The power and creativity of photovoltaic solar energy

Why solar photovoltaic (PV) power is one of the most significant renewable energy sources available today.

Solar photovoltaics (PV) is flexible, and scalable. It can be installed almost anywhere and is also well aligned with the way we consume electricity.

PV is flexible. PV modules can be installed on rooftops of houses, factories and commercial buildings – or even as part of a creative carport solution. Of course, solar PV modules can also be installed directly on top of ground-mounted structures, which in turn can be either fixed in a tilted position, or part of a tracking solution that follows the sun throughout the day. Each of these solutions has its own advantages.

Fixed tilt systems are often deployed on rooftops and carports, but when it comes to ground-mounted installations, trackers are usually seen as the preferred option. Because they follow the movement of the sun, trackers can certainly capture more solar irradiation and therefore produce more electricity, but that extra generation capacity also costs more. Tracking systems are more expensive in the first place, and have higher maintenance costs, mostly due to the use of motors.

Deciding which solution fits best will vary from project to project, and depends on many factors, such as location, weather (including wind and snow loads), quality of the solar resource, soil or roof conditions, project capital cost limitations, different electricity costs throughout the day and many other variables. A detailed analysis is typically needed in order to decide which is the best way to go.

PV is scalable. The same PV technology that harvests a few kilowatts from the roof of a family house can become a large solar array generating several hundred megawatts in the desert. The scales are worlds apart, but the technology is virtually the same. The beauty of PV is that it scales so easily, which supports mass production and product standardization, and eventually drives down costs.

PV can be installed almost anywhere. This is a great advantage, because traditionally we have had to generate most of our power in remote locations, then transmit it over long power lines and finally distribute it to the load centers where consumption occurs. This results in inefficiencies and power losses throughout the process, which could be mostly eliminated if we could devise a reliable way to generate sufficient amounts of electricity closer to, or even as part of a load center. And it is also obvious that isolated areas could benefit from the ease of installing a solar PV system, which would help them avoid the costs associated with erecting expensive grid infrastructure.

PV’s characteristics make it the perfect solution for distributed generation. Electricity generated closer to where it is consumed helps increase energy efficiency along the entire energy chain, and also helps our power systems reduce their environmental impact.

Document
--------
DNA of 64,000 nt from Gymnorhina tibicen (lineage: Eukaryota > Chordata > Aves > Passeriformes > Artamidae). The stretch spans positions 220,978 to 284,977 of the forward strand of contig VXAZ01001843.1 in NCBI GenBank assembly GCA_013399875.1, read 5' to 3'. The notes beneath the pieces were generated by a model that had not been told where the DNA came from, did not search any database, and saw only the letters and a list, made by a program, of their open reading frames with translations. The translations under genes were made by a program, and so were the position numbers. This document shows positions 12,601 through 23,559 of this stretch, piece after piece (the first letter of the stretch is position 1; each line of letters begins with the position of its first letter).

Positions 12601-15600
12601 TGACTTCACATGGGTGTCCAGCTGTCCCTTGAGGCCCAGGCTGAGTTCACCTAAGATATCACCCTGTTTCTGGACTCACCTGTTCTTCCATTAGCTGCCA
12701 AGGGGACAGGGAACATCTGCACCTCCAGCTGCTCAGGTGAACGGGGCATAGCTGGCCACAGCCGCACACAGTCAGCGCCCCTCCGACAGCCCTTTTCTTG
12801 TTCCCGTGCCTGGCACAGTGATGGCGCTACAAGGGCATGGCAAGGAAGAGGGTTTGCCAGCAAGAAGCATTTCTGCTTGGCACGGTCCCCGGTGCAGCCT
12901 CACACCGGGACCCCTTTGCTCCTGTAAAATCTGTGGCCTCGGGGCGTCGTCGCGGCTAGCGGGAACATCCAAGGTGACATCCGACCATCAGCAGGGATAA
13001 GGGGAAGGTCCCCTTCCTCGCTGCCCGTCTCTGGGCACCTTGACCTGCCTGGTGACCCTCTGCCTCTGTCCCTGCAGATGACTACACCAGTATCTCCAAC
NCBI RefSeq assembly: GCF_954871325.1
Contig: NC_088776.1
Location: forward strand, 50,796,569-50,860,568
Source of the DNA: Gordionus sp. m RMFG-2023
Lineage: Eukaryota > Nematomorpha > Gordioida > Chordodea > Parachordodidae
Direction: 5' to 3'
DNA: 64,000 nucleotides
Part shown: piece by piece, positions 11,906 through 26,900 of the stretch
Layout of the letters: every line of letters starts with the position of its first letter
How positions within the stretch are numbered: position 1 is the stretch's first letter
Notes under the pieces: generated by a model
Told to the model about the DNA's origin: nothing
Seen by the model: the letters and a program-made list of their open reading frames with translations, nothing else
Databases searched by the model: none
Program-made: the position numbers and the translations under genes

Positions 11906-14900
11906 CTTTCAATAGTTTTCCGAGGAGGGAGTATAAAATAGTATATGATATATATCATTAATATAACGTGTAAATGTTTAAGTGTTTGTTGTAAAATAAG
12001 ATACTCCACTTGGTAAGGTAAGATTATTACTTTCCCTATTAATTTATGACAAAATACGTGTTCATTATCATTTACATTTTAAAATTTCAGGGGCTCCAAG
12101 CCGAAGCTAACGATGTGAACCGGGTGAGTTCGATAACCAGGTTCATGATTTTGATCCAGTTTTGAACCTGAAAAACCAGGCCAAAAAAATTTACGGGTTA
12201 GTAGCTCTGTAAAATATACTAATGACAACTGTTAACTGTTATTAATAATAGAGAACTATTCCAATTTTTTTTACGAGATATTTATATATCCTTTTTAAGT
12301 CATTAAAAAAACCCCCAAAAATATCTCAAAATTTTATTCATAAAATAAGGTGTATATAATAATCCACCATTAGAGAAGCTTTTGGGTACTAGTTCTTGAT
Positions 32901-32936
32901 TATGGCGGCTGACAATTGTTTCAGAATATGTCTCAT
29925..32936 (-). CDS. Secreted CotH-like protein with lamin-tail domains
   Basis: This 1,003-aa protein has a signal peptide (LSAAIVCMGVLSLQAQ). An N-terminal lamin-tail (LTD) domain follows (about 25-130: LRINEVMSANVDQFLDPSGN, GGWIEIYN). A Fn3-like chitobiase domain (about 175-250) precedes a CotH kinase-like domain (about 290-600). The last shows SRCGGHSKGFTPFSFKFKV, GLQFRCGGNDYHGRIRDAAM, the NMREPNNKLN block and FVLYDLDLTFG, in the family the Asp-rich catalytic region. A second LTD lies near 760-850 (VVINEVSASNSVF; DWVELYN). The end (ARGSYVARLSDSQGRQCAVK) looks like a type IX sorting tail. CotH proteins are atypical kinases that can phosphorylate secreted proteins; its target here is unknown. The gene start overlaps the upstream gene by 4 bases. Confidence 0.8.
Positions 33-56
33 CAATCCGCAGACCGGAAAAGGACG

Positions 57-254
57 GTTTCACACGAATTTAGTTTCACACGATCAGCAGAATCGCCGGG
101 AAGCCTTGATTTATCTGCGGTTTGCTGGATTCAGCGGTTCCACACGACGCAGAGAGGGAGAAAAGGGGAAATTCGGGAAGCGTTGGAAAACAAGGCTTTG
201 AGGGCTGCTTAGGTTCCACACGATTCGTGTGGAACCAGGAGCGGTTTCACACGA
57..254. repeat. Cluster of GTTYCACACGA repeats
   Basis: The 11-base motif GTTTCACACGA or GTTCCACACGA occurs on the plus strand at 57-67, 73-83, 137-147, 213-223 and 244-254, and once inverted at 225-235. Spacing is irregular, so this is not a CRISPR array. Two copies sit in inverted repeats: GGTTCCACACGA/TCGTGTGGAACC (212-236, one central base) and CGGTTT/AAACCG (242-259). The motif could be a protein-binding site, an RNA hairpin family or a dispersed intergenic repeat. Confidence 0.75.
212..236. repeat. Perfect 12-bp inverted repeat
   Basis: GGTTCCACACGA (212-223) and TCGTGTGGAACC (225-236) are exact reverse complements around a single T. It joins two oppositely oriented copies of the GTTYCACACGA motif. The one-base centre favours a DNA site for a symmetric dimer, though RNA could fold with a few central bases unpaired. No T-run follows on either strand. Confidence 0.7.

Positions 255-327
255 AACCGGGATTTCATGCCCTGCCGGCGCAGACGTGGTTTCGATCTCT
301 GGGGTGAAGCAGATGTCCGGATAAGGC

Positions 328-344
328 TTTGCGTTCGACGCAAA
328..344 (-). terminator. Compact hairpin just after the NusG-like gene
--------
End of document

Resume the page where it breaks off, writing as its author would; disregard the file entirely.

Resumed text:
PV aligns power generation with consumption. PV’s peak performance occurs during those parts of the day when we consume more energy, like afternoon and early evening. This is especially true when we use trackers, thus aligning generation and consumption patterns often seen with other renewable energy sources, such as wind.

And there’s more… Solar PV also provides some additional benefits that one might not think of. For example, PV arrays can provide shade to vehicles parked under a PV carport (like the one at ABB Mexico below), which certainly increases a driver’s comfort on a hot day. PV modules on a roof can help reduce the need for air-conditioning in the building below, because they absorb a lot of the heat. PV module structures are even helping protect farmed fish from predatory birds.

Solar car park at the ABB offices in Mexico

Given all these advantages, both the obvious ones and the less obvious ones, it is not surprising that the number of solar installations is rapidly increasing around the world. Solar PV’s benefits are many and growing – and as to creativity, the sky is the limit!

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About the author

Pablo Astorga

As ABB’s Global Sales Manager Microgrids, I am responsible for developing complete microgrid solutions for our customers around the world. I have nearly a decade of extensive international experience in renewable energy and joined the company in 2006 in Spain. I lived in the U.S. between 2009 and 2014 and in 2015 I relocated back to Europe, from where I lead ABB’s efforts to address the increasing need to integrate renewable energy into hybrid microgrids.
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